Roy Jones Rants Back at Floyd Mayweather: ‘He’s Crazy!’

Roy Jones Jr. left, Floyd Mayweather right


Don’t tell boxing legend Roy Jones Jr. there are too many sanctioning bodies in the sport right now, because the 51-year-old former four-division world champ isn’t having any of it. When asked during a recent press conference for his upcoming boxing exhibition bout against Mike Tyson, 54, about why two of the biggest names in the history of the sport would suddenly feel compelled to be fighting on November 28 for something called the WBC “Frontline Battle” belt, Jones didn’t hold back.

“First of all, I don’t give a damn what nobody say. I don’t give a damn what they got to say,” Jones said. “They ain’t got nothing to do with me. I do what I do, my business is my business. I don’t care what he or nobody else got to say. It ain’t got nothing to do with what he doing. So, he can stay in his lane and do what he do, let me do what I do.”

Of course, the “he” Jones was referencing during his pointed speech was fellow legend and retired boxing champ Floyd Mayweather Jr.

Jones Not Impressed With Mayweather’s Viral Rant

Last week, Mayweather let loose his own viral rant about boxing belts, one that reverberated through the boxing world and beyond.

“I don’t wanna knock no fighter, but I’m tired of seeing fighters after the fight, everybody got a championship belt now,” Mayweather said. “Now boxing, all these belts is like trophies. The WBC, the WBA, the IBF and the WBO, y’all have to clean this s*** up. Y’all have to clean this up! This is bad for boxing.”

But Jones honed in on the idea that fighters from before Mayweather’s era in boxing operated under a different set of parameters than Mayweather had.

“Secondly, when I was fighting, I wasn’t like [Mayweather]. I went and got every belt possible that I could get in my weight class at the time. Mike [Tyson] went and did the same thing. We come from the old school. It wasn’t we’ll take this one and that one. No, no, no, no. We want every belt you got. I don’t care what kind of belt it is. It can be the Joe Crab Seafood belt. I don’t care what it is. If a guy wore a belt in my weight class, I wanted that.”

Jones will face Tyson in a modified rules boxing exhibition bout that consists of eight two-minute rounds and the main event participants wearing 12-ounce boxing gloves instead of the standard 10. Tyson vs. Jones is scheduled for November 28 at Staples Center in Los Angeles, California. The card will be streamed live via Triller pay-per-view.

Boxing’s Fighter of Decade in the 1990s

Jones was the premier fighter of his era the way Mayweather and Manny Pacquiao were for theirs.

In fact, just as Mayweather was declared Fighter of the Decade in the 2010s by the Boxing Writers Association of America (BWAA), and Manny Pacquiao was named the same by the organization for the 2000s, Jones was tabbed Fighter of the Decade for the 1990s.

During his Hall of Famer career, Jones won eight legit world titles (and a slew of others) spanning four weight classes. He remains the last undisputed light heavyweight champion in boxing history and was the first fighter in 106 years to rise from a middleweight title to one in the heavyweight division.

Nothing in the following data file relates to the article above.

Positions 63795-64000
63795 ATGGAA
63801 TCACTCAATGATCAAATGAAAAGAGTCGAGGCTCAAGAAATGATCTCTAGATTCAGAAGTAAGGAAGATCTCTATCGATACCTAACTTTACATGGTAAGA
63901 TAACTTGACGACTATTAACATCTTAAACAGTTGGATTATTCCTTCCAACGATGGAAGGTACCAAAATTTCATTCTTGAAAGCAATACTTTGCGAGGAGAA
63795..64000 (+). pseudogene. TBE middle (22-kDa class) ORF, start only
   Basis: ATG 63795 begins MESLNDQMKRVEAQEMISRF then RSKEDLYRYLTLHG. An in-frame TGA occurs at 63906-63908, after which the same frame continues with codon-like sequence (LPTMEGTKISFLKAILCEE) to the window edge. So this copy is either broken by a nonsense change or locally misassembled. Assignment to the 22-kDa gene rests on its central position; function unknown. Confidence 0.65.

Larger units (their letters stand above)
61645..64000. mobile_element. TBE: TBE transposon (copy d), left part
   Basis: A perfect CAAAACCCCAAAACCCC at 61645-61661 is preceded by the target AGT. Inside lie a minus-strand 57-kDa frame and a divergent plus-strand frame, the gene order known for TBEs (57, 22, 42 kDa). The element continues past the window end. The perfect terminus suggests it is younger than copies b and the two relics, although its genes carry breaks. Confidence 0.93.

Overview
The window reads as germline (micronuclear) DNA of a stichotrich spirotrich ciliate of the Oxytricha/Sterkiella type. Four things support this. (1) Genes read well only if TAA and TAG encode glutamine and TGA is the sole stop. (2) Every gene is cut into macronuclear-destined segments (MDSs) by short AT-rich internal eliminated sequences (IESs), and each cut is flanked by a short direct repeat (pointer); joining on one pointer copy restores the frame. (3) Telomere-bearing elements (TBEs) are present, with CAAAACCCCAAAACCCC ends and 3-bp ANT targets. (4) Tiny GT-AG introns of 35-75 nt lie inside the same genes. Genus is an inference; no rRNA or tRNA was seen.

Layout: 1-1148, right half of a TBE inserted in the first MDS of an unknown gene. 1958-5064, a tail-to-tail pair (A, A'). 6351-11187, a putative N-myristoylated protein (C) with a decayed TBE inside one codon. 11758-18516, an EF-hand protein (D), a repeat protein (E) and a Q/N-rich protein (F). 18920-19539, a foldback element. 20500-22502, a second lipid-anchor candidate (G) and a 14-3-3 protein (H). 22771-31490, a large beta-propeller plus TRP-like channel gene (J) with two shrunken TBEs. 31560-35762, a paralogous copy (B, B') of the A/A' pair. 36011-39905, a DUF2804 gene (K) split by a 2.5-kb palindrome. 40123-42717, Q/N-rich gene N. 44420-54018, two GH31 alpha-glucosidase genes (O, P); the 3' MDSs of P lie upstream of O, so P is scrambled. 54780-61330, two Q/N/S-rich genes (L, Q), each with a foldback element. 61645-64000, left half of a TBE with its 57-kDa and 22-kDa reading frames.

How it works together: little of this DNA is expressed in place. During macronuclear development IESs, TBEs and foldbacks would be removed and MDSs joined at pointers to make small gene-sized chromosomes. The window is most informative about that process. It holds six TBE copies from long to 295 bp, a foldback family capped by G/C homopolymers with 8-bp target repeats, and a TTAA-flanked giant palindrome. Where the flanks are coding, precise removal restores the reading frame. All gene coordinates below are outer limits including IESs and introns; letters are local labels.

Jones was easily the Mayweather of his era, so when the boxing superstar passionately defends the idea of being able to fight for belts offered by the sanctioning bodies in the sport, it’s something that has to be considered.

“So if they come and say they want to put a belt on the line, I’m sorry but… it’s like drugs. I just can’t say no,” Jones said. “You offer me a title? You got it. So, it don’t mean nothing to people like [Mayweather] maybe, but it means the world to me.”

Tyson, who was the youngest fighter in boxing history to become an undisputed champ, also backed Jones up on the matter.

“He said it all,” Tyson said. “It’s like drugs.”

You can watch a clip of the entire exchange below.

Jones Reveals More to Heavy

Later, Jones revealed more of his way of thinking via phone to Heavy.

“Listen, when I was arguing with you earlier, I was saying I wanted every title that was around my weight class,” Jones said. “Any type of title I could fight for, I wanted it.”

Then, Jones described how he thought it was “crazy” for Mayweather to have complained about the sanctioning bodies.  As a group, Jones feels those organizations had treated Mayweather differently than they had fighters from the previous eras, and that they had done it to help Mayweather during his career.

“When I was fighting, it was illegal to hold on to two weight class titles, Jones said. The IBF even made James Toney vacate his title after he beat Iran Barkley. They gave him 10 days and said you’re either going to keep your middleweight or super middleweight belt. You’re not going to tie up two weight classes for no reason.”

So not only does Jones not agree with the idea that the sanctioning bodies are ruining the sport of boxing, but he also does not believe Mayweather is being fair to them by complaining about them.

“So he’s complaining about them when they looked out for him? He’s crazy!” Jones said.

For Jones, and many other boxing champs yesterday, today and tomorrow, title belts are important.

“Why not [fight for a belt]? What else are you fighting for?”

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